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Schools: Cuts leave few areas off limits

By Charles Swenson
Coastal Observer

Brenda Perkins spoke for more than a dozen parents of students at Browns Ferry Elementary when she asked the Georgetown County School Board this week not to close the school. “It’s not like our school is a failing school,” she said.

But board members say they aren’t ruling out any possible cuts as the district prepares for a $3.5 million budget shortfall, a figure that Superintendent Randy Dozier says is only an estimate. The district finance office is still calculating the savings from a range of potential cuts to programs, supplies and after-school activities.

The two-page list of cuts drafted last month by a committee of school district staff and principals includes combining Plantersville and Browns Ferry schools and moving students to Carvers Bay Middle, where grades seven and eight will shift to the high school.

Bethany Giles-Burgess, principal at Browns Ferry, said she was not asking for additional funds for the school budget. “We have to look to maximize existing resources,” she told the board.

While board members were sympathetic, they are willing to consider any steps to balance the district’s budget this year.

“I don’t think we can afford to have any sacred cows,” Board Member Teresa Bennani said.

“There are lots of areas that have kind of been off limits.”

That includes employees who retire, but continue to work under a state program that allows them to defer retirement benefits for up to five years, she said.

And it includes closing schools where the cost per pupil is nearly twice that of other schools, Bennani said.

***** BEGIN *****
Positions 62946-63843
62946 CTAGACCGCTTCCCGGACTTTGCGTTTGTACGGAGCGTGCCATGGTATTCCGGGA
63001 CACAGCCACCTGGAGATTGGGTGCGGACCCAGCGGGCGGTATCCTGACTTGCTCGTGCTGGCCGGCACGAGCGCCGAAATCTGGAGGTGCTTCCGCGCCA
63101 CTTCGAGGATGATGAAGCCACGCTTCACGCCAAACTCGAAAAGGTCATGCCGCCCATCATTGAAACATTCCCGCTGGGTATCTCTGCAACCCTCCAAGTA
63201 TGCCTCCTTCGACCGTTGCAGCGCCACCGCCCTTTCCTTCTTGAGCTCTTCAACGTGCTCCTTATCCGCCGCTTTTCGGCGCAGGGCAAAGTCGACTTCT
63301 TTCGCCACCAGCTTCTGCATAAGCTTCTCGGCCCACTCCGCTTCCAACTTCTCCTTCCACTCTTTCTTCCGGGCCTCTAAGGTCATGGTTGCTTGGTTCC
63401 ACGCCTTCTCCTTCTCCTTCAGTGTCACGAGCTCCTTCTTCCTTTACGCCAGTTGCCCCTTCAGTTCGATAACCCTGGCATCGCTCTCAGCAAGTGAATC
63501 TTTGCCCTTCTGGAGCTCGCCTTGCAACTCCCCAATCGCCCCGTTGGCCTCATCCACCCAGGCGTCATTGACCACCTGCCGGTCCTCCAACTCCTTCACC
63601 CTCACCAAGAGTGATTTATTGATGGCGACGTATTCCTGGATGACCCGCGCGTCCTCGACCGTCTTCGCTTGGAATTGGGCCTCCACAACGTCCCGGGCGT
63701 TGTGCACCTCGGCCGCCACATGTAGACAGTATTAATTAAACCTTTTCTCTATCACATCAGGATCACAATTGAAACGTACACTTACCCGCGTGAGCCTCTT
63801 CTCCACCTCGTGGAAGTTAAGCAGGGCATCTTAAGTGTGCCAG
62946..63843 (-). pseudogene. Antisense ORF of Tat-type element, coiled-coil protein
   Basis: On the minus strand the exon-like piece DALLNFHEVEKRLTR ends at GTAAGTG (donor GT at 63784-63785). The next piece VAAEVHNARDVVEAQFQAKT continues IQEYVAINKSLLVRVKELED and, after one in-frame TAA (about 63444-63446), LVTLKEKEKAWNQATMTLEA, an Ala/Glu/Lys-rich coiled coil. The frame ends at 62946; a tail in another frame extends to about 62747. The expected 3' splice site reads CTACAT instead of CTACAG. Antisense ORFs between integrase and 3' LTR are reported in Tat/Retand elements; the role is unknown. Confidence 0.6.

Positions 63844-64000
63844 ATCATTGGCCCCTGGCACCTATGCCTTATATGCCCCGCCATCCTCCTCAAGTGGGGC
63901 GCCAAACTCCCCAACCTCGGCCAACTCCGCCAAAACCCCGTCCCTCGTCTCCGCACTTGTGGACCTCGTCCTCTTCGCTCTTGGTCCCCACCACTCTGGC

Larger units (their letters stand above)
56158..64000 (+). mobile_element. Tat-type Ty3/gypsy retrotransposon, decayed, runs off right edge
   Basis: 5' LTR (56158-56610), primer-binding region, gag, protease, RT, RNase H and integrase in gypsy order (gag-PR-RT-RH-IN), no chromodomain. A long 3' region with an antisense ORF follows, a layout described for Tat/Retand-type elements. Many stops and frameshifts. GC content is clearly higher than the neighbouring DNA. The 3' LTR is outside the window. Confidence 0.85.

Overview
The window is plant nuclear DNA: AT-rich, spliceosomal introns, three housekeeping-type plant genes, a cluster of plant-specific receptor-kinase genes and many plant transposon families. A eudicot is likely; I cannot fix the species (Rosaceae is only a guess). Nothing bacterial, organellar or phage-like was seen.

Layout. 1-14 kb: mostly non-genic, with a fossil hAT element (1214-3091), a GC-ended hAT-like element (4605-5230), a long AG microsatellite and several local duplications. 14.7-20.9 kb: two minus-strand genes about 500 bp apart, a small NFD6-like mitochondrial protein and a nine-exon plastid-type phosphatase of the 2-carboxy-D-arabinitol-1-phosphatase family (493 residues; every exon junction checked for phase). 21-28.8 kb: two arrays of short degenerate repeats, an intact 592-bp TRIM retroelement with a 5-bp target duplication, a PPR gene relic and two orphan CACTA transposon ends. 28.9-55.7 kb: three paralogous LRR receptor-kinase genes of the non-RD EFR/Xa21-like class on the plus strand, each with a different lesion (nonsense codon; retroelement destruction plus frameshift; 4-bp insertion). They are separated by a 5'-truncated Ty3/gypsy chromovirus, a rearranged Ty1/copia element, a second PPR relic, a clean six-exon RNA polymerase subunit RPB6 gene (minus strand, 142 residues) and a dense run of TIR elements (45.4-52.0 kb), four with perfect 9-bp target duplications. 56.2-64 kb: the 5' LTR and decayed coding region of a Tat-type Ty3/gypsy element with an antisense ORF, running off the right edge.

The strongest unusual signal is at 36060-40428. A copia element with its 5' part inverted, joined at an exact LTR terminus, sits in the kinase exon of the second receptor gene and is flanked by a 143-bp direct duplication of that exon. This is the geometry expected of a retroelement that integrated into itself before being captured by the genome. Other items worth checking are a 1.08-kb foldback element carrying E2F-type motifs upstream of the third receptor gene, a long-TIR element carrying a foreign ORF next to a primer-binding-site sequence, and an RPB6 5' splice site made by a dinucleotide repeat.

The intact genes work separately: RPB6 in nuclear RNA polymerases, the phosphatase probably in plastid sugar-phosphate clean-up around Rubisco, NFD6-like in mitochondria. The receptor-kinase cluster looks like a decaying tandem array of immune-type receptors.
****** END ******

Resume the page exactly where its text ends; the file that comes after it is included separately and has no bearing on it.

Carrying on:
“I would like to see the cost savings associated with those suggestions,” she said.

Browns Ferry has 182 students and the district spent $13,004 on each one, according to the most recent school report card from the state Department of Education.

Plantersville has 136 students and spends $13,355 on each one. For similar schools in the state, spending is $8,600 to $8,700 a year per pupil.

Board Member Arthur Lance was principal at Plantersville Elementary for 14 years. He said he wants to go beyond school consolidation and reconsider the district’s attendance zones.

“Someone has to look at it,” Lance said, drawing murmurs of support from the Browns Ferry parents. “It’s a tough pill politically.”

The district was placed under a court order to desegregate in 1970. That order set attendance zones, which were reaffirmed in a 1997 agreement with the U.S. Department of Justice.

“It’s a lot more complicated than people think,” Lance said.

There was a push by the district to end the order in 2007 following a Supreme Court decision that said it was unconstitutional to assign students to schools by race.

The 1970 court order required Georgetown County schools to reflect the county’s racial mix, plus or minus 10 percent, for students and teachers. The consent order allowed schools where all or most of the students were black, but required the district to provide facilities and programs that were unsurpassed in the county. And the teacher ratios still had to follow the county’s racial mix.

“It’s fairly limiting to the district,” Dozier said.

That’s been particularly true since the federal education law, No Child Left Behind, set annual progress standards and allows students to transfer from schools that fail to show progress.

The last Justice Department review of the consent decree found “we were a little weak on providing transportation,” Dozier said. “We now run buses all over the county.”

Any school closings or consolidations would require Justice Department approval.

How much the district would save through consolidation isn’t certain. Just closing Plantersville, which is one option on the table, would save $350,000 to $400,000, Dozier said.

Bennani would like the board to have “a true work session,” where members gather around a table with the financial data.

School Board Chairman Jim Dumm said they could do that when they meet March 15.

“I wish I could say it’s getting easier or better,” Dozier said. “We’re still a year or two away.”

He said the district has already cut programs, such as a Saturday school for remedial students and foreign language in elementary and middle schools.

He said he has received good feedback from teachers on the list of cuts. Most people seem willing to make short-term cuts.

“Nobody should panic,” Lance said. “Everything is on the table.”

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